An Outline of the Hemostatic Mechanism

  • Derek Ogston


The term hemostasis refers to the processes involved in the arrest of bleeding following injury. These processes involve the participation of the vessel wall, blood platelets, the coagulation system and, in a less defined way, the fibrinolytic enzyme system. The complexity of the detail of the individual phases of the hemostatic mechanism has the hazard of obscuring its overall pattern and sequence of reactions. This brief introductory summary of the hemostatic processes is intended to provide a general framework for readers with limited previous knowledge in this area of physiology into which can be fitted the more detailed descriptions of its component stages in later chapters.


Coagulation System Coagulation Factor Viii High Molecular Weight Kininogen Activate Clotting Factor Platelet Plug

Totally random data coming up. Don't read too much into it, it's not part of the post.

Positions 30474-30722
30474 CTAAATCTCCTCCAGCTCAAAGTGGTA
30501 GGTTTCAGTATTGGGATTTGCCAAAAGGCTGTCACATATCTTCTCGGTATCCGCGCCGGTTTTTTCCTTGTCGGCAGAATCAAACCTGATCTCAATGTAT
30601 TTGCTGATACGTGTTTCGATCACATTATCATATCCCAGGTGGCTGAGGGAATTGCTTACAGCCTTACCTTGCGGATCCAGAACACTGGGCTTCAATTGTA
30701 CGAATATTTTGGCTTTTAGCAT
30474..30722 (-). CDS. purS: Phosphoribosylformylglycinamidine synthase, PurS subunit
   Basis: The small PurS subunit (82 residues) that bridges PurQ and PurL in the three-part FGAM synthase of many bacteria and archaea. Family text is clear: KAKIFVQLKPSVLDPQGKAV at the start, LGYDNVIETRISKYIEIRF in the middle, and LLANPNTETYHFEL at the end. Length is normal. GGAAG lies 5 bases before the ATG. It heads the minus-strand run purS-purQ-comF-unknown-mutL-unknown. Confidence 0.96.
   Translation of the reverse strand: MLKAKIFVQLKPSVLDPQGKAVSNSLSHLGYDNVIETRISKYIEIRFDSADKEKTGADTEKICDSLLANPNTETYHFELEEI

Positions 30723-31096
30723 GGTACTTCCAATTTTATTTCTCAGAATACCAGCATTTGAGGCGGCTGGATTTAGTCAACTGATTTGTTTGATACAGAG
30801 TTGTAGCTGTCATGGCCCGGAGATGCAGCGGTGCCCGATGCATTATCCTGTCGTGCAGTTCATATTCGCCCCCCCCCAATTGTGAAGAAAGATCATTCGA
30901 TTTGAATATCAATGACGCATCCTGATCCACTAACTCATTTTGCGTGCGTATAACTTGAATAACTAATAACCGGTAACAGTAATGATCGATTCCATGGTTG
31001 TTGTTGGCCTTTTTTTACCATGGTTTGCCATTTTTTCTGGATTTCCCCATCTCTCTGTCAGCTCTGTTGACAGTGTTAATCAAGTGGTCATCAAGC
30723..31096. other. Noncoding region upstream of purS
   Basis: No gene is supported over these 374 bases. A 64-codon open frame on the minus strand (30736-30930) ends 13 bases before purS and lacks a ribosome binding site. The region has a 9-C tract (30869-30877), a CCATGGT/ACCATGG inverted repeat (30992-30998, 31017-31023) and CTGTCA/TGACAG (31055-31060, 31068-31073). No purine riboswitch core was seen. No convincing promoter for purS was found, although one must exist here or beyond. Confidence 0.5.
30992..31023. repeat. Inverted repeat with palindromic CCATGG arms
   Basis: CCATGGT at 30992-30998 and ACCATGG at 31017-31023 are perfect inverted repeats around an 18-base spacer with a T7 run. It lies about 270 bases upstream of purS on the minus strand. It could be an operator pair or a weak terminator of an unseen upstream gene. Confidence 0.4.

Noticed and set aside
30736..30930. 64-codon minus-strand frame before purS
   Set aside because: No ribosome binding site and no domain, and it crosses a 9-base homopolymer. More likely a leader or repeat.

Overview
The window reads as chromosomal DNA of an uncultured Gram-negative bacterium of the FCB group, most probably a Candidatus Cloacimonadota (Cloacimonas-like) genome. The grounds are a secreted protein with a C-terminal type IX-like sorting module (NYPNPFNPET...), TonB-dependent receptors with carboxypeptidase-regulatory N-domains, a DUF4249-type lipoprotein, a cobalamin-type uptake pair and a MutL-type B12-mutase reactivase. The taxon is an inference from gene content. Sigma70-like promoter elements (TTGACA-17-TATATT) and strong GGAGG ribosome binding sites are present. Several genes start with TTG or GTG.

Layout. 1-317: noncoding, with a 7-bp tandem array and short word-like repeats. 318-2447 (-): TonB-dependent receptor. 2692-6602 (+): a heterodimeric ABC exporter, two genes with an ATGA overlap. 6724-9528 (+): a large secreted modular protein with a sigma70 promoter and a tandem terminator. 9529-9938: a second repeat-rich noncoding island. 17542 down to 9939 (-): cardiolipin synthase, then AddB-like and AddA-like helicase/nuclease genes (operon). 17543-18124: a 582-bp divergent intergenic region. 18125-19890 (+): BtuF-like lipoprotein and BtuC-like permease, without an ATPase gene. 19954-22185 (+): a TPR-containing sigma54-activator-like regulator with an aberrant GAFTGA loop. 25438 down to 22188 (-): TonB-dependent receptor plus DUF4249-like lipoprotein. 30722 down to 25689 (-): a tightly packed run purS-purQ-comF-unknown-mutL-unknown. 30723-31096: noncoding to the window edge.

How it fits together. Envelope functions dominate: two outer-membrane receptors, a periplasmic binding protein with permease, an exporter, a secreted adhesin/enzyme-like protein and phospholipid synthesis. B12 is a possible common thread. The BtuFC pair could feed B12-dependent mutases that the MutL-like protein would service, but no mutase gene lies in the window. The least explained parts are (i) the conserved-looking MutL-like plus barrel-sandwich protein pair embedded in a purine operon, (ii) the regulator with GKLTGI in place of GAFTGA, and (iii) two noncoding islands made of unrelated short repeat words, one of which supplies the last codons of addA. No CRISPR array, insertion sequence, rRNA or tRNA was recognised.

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  1. Sanders, A.G. (1970) ‘In vivo observations on haemostasis in the hamster’, in R.G. Macfarlane (ed.), The Haemostatic Mechanism in Man and Other Animals,Academic Press, London, pp. 109–20Google Scholar
  2. Sixma, J.J. (1981) ‘Role of blood vessel, platelet and coagulation interactions in haemostasis’, in A.L. Bloom, D.P. Thomas (eds.), Haemostasis and Thrombosis, Churchill Livingstone, Edinburgh, pp. 253–57Google Scholar
  3. Sixma, J.J. and Wester, J. (1977) ‘The haemostatic plug’, Seminars in Hematology, 14, 265–99Google Scholar

Copyright information

© Derek Ogston 1983

Authors and Affiliations

  • Derek Ogston
    • 1
  1. 1.University of AberdeenUK

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